The Penny Stamps Distinguished Speaker Series brings respected leaders and innovators from a broad spectrum of creative fields direct to your screen of choice with the support of the University of Michigan, Detroit Public Television and PBS Books.

Clyde Petersen: Alternate Realities, Intentional Histories and Queer Survival  Clyde Petersen is a Seattle-based artist working in film, animation, screen capturemusic, installation, and spectacle. A proud member of the transgender and queer communities in Seattle, Petersen’s work explores identity and narrative form. Petersen’s autobiographical stop-motion animated feature film Torrey Pines, a queer punk coming-of-age tale, premiered in October 2016 and toured the world with a live score. Petersen is also the leader of Your Heart Breaks, an internationally touring queercore punk band founded in 1998, and the host of the internet film series Boating with Clyde. His work has been featured around the world in museums, galleries, and other venues. Petersen is currently working on two new feature films and has a solo exhibition at the Bellevue Arts Museum titled Merch and Destroy, featuring a life-size Ford Econoline van built entirely out of cardboard and a series of fantasy guitars. Presented with support from the Ann Arbor Film Festival and the Institute for the Humanities.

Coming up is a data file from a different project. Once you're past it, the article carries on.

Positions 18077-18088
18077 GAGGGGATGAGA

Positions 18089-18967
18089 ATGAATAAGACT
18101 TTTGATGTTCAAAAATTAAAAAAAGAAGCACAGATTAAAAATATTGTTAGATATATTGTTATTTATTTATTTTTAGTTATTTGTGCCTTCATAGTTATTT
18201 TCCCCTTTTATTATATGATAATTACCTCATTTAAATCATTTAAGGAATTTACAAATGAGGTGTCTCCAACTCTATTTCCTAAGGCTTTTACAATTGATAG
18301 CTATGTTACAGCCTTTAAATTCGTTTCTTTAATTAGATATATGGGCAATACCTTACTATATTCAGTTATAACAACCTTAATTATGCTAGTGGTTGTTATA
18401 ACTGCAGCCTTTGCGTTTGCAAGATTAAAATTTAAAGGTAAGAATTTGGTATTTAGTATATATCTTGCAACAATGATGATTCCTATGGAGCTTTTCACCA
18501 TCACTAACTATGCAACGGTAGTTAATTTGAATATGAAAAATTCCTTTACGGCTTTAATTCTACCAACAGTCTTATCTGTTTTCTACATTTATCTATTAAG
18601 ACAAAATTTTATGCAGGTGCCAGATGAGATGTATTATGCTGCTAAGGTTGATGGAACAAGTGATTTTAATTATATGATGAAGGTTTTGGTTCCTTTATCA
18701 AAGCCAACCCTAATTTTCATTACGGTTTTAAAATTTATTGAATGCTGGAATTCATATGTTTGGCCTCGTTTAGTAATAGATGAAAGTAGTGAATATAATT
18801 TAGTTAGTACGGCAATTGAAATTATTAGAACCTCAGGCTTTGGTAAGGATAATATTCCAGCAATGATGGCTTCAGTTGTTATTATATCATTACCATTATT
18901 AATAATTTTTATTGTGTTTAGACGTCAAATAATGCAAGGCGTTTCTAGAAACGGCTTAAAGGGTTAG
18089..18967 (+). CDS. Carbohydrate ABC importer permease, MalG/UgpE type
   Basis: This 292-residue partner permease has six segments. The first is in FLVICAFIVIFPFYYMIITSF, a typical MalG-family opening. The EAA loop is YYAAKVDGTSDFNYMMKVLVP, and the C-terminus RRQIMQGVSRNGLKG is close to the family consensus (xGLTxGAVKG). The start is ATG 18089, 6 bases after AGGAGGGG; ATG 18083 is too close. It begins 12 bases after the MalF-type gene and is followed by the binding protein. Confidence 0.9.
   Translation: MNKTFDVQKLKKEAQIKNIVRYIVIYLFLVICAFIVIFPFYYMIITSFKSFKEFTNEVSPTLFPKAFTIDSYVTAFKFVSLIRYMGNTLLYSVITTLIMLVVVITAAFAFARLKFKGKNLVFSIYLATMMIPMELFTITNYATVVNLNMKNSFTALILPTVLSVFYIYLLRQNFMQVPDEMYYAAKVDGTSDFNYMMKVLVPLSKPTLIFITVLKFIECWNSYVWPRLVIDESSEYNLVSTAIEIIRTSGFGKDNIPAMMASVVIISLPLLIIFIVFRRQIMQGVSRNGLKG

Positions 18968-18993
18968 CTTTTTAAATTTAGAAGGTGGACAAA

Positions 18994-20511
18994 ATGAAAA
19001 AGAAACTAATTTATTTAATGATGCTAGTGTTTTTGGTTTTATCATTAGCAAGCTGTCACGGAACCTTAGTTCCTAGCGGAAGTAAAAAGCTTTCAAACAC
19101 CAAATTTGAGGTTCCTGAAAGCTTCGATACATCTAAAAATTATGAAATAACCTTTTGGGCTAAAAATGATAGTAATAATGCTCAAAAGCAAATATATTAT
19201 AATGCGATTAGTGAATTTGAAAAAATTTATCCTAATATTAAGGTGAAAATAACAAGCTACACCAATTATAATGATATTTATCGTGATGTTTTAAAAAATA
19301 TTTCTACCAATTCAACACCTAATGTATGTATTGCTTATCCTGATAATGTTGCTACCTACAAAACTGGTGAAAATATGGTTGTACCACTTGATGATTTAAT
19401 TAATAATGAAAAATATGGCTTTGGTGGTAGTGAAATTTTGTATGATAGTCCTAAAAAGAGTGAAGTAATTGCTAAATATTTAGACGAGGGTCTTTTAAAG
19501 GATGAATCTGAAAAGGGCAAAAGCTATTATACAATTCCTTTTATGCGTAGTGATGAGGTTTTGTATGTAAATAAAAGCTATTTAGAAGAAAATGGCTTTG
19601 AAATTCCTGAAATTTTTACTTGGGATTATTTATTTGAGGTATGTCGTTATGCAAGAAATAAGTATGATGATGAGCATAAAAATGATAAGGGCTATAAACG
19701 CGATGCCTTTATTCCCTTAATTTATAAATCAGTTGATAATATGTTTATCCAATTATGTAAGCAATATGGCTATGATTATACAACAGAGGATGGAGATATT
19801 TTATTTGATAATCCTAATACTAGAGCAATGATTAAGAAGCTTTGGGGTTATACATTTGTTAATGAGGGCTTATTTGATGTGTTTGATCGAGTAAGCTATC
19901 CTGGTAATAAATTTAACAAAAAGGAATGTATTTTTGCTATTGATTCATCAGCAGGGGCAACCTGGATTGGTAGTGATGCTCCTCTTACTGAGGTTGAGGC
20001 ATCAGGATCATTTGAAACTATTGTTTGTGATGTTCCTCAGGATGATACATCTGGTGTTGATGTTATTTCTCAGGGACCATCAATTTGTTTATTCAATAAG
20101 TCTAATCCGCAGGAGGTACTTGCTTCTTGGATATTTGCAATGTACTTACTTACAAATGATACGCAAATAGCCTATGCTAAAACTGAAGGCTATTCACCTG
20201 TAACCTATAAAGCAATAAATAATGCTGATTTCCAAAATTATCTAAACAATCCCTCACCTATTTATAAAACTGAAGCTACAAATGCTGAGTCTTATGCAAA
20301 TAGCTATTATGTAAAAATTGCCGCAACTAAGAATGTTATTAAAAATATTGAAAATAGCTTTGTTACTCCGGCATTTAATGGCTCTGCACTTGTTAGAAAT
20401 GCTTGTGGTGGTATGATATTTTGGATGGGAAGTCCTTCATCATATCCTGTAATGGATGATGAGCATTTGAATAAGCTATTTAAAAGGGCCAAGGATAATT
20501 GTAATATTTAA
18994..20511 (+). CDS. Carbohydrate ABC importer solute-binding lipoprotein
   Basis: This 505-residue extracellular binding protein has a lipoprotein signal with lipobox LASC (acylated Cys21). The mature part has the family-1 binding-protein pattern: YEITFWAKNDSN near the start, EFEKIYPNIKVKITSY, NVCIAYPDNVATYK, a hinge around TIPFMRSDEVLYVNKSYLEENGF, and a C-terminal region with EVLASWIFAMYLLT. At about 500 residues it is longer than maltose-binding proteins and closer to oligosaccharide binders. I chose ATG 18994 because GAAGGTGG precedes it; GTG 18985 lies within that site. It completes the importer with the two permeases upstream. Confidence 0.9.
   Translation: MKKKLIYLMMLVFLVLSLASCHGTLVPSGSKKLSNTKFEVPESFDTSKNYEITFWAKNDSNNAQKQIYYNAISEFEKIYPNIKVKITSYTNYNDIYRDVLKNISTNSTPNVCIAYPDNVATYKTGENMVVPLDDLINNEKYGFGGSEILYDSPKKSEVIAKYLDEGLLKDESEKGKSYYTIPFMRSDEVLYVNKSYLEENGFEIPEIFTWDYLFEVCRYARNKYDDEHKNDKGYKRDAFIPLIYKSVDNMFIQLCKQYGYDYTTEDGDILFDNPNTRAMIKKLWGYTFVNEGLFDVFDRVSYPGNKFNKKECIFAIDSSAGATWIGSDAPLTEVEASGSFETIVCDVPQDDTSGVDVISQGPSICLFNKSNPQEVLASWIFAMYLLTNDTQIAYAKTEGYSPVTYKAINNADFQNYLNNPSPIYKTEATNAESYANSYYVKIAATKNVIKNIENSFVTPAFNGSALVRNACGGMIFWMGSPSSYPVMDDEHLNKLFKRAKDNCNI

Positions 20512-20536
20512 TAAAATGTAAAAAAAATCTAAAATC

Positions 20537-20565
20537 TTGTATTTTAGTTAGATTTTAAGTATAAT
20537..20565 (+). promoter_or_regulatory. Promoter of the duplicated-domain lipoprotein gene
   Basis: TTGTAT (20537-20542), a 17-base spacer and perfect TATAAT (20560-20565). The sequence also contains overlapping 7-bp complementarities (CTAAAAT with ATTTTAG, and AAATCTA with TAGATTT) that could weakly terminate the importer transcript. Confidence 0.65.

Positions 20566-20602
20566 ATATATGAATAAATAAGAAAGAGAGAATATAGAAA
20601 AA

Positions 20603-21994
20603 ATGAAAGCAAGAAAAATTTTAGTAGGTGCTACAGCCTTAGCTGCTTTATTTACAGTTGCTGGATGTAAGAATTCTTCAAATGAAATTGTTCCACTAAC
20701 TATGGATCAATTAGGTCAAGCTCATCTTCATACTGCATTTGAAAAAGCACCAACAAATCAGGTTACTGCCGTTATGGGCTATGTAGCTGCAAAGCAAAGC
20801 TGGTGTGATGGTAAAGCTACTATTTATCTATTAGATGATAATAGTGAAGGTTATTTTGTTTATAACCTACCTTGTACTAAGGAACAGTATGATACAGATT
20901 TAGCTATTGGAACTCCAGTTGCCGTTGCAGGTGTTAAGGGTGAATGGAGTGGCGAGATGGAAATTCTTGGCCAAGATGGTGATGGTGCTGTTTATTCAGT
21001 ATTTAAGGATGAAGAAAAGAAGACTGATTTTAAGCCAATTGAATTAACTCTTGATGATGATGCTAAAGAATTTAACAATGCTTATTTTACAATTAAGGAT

Mx. Justin Vivian Bond: Tango Backwards and in High Heels  Singer, songwriter and Tony-nominated performance artist Mx Justin Vivian Bond is portrait of the artistan Obie, Bessie and Ethyl Eichelberger Award winner. V has written, directed and starred in numerous performances including Christmas Spells and the GLAAD nominated show Lustre. As one-half of the Performance duo Kiki and Herb, Bond has toured the world headlining at Carnegie Hall, The Sydney Opera House, and London’s Queen Elizabeth Hall. Film credits include Shortbus, Fancy’s Persuasion and Imaginary Heroes. Television appearances include Ugly Betty and Late Night With Conan O’Brian. With support from the Spectrum Center’s 40th Anniversary Celebration, the Institute for the Humanities and the University Musical Society (UMS). This lecture took place on November 17, 2011 as part of the University of Michigan School of Art & Design's Penny W. Stamps Distinguished Speaker Series. Established with the generous support of alumna Penny W. Stamps, the Speaker Series brings respected emerging and established artists/designers from a broad spectrum of media to the School to conduct a public lecture and engage with students, faculty, and the larger University and Ann Arbor communities.